The reasoning here is twofold:

  1. I wanted to ensure developers are aware of what they are getting exactly what they ask for, and
  2. the accessibility team has not made their transversal algorithm available through an API, and so in the default granularity, selecting the next and previous nodes would require a re-write on this side and therefore have no guarantee of one-to-one behaviour. I have also tried the following, which simply yields a NullReferenceException:
  val currentNode = findFocus(FOCUS_ACCESSIBILITY)
  if (currentNode != null) {
    val nextNode = currentNode.focusSearch(FOCUS_FORWARD)
    if (nextNode != null) { // always get a null here :(

I may not be performing the right action on the node here, but at this juncture it’s a moot point. Not only do I want to be able to move to the next and previous element, but I want to be able to define the granularity as well. I did find the way to do this, but the connection between _ and _ is completely undocumented. One would scour the source code to find the integer values for granularity and then make a copy of that class locally for use, but who has time for that?

  node.performAction(ACTION_NEXT_AT_MOVEMENT_GRANULARITY, Bundle().apply {
    // 10: Headings
    // 12: Links

Apart from this not working and a solution not being documented, you would still need to write your own service to perform the action.

Accessibility service: Acting on behalf of the user

The Google documentation defends the creation of an accessibility service in the following manner:

An accessibility service is an application that provides user interface enhancements to assist users with disabilities, or who may temporarily be unable to fully interact with a device. For example, users who are driving, taking care of a young child or attending a very loud party might need additional or alternative interface feedback.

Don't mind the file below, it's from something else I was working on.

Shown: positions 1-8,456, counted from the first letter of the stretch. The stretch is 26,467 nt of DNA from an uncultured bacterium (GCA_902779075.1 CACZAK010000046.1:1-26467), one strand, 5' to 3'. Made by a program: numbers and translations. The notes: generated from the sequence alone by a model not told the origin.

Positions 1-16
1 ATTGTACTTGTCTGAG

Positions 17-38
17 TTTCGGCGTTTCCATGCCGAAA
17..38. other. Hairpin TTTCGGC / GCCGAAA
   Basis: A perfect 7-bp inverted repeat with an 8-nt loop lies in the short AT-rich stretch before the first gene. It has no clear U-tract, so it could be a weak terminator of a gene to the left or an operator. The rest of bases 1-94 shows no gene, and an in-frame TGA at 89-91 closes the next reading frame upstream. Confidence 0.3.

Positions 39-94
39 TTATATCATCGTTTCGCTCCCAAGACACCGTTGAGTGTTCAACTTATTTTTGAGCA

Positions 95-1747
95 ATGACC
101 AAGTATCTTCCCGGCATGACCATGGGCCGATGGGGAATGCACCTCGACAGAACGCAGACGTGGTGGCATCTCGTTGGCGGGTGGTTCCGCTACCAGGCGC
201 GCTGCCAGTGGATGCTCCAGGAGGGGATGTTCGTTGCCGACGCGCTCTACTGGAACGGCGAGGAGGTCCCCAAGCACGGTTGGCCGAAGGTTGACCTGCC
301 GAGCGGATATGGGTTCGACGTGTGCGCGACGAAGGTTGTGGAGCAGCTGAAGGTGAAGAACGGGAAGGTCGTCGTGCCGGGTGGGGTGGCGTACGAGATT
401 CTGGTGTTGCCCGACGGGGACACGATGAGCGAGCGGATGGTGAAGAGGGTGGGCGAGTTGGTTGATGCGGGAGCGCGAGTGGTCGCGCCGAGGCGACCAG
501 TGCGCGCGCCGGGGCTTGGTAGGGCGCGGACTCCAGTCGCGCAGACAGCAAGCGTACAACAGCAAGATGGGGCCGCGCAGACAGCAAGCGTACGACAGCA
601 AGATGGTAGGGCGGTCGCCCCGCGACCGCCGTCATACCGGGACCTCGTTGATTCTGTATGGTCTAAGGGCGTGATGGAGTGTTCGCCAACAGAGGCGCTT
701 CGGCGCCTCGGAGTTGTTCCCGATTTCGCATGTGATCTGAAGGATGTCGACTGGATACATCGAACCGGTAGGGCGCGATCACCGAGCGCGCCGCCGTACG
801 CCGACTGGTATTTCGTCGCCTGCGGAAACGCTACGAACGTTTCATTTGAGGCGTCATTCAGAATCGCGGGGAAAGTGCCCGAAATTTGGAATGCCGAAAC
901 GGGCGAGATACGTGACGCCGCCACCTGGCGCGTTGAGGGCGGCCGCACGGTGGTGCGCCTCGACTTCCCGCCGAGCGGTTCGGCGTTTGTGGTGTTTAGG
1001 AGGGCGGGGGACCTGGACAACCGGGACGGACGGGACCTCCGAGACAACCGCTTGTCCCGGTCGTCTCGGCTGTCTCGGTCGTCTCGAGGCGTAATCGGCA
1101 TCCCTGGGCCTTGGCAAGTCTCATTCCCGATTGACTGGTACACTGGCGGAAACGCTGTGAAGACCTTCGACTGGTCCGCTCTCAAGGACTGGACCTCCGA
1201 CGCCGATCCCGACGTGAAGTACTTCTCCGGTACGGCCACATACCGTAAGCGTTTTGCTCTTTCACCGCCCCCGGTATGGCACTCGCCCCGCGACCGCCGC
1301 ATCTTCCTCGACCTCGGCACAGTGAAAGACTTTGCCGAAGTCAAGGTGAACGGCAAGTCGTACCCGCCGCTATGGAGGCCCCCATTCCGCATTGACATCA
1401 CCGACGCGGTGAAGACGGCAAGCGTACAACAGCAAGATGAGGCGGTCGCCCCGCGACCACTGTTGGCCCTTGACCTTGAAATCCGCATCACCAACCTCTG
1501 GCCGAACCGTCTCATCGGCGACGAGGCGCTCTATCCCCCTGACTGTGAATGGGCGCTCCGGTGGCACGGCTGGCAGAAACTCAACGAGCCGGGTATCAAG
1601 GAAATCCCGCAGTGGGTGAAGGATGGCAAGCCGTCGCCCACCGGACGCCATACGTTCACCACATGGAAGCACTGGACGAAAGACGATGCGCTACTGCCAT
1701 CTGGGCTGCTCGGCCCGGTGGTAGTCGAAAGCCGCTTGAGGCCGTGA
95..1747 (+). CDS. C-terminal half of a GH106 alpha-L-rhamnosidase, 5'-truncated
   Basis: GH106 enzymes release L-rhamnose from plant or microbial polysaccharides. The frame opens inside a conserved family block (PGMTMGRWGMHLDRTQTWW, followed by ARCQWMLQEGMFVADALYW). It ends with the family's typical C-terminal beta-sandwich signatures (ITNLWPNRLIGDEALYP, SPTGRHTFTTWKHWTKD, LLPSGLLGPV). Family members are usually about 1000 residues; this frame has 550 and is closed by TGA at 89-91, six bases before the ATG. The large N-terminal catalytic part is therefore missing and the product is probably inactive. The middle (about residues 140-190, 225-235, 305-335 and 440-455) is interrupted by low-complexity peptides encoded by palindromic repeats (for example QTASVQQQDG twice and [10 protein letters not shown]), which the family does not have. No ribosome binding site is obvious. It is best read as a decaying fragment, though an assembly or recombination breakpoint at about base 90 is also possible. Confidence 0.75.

There is a Google codelab which takes developers through a journey of explaining the different elements of an accessibility service. The highlights are:

  • The service implements the AccessibilityService class and implements the onServiceConnected method. This is where the our receiver is registered
override fun onServiceConnected() {
      registerReceiver(accessibilityActionReceiver, IntentFilter().apply {
          priority = 100        
  • Manifest registration
          <action android:name="android.accessibilityservice.AccessibilityService" />
          android:resource="@xml/accessibility_service_config" />
  • XML Configuration
  <accessibility-service xmlns:android="http://schemas.android.com/apk/res/android"

This is enough to get the code to be registered as an Accessibility service. It will appear as such inside Settings -> [Smart Assistance] -> Accessibility In order to set it up as the accessibility shortcut (on my device, by pressing the VOLUME_UP and VOLUME_DOWN button for 3 seconds), follow the Accessibility shortcut menu and choose “Accessibility Broadcast Dev” under Select feature - However it is not necessary to set it up as a shortcut.

The accessibility screen scrolled down to where magnification is the first on the screen The accessibility shortcut screen. The shortcut is enabled and allow when screen is locked is enabled. The service selected is "Accessibility Broadcast Dev"

The last element is to enable TalkBack and the feature at the same time. In my previous post I utilised a mechanism for saving particular key presses via the memory buffer. As “fun” as this is I think it would be more reliable to make the accessibility service “stick” when I toggle it. Thankfully this is possible to do, as when an accessibility service exists on a device, more than one can be toggled at a time by delimiting them with “:”. In my origin TalkBack toggle script I had:


adb shell settings put secure enabled_accessibility_services $VALUE_ON

and to start multiple services:


adb shell settings put secure enabled_accessibility_services $VALUE_ON

And there you go! This is a more granular approach to navigation of a device in accessibility mode for developers. I hope that it will help all sorts of people, as it could be used in automation testing or even remote control.

Here is a link to the video demonstrating the commands in action.